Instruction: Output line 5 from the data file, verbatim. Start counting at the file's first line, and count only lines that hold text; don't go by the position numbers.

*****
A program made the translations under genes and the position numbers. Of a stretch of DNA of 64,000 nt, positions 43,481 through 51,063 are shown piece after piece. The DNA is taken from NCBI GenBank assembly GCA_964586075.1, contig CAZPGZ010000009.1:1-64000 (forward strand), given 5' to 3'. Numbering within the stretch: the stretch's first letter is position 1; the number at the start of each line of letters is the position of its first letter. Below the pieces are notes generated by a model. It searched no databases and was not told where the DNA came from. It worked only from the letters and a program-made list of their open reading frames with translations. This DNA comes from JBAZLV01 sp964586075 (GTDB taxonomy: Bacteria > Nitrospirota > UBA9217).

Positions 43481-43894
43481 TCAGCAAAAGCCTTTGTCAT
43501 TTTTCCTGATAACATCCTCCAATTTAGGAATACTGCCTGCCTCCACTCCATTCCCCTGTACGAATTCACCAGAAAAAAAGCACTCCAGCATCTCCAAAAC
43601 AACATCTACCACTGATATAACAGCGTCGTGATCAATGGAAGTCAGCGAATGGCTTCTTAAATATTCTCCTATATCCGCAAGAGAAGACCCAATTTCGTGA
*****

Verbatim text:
43601 AACATCTACCACTGATATAACAGCGTCGTGATCAATGGAAGTCAGCGAATGGCTTCTTAAATATTCTCCTATATCCGCAAGAGAAGACCCAATTTCGTGA